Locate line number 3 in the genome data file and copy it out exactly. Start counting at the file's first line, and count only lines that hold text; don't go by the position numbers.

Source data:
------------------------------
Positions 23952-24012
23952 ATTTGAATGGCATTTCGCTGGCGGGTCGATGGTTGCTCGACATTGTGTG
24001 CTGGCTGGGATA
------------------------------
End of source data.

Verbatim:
24001 CTGGCTGGGATA